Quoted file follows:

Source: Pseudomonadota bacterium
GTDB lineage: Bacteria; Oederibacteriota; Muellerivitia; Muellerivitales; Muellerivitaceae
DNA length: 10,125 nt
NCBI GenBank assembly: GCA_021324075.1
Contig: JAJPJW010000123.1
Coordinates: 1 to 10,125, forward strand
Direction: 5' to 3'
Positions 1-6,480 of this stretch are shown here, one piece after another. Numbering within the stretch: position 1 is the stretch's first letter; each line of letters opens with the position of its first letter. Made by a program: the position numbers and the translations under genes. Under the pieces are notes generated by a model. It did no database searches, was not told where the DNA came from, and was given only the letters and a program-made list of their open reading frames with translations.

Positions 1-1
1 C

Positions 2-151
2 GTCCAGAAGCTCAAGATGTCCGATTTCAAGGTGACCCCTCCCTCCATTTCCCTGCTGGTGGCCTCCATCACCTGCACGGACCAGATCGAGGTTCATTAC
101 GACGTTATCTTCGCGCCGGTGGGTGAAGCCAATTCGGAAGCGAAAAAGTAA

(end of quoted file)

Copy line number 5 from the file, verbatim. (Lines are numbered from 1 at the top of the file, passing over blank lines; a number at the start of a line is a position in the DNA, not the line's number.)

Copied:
Contig: JAJPJW010000123.1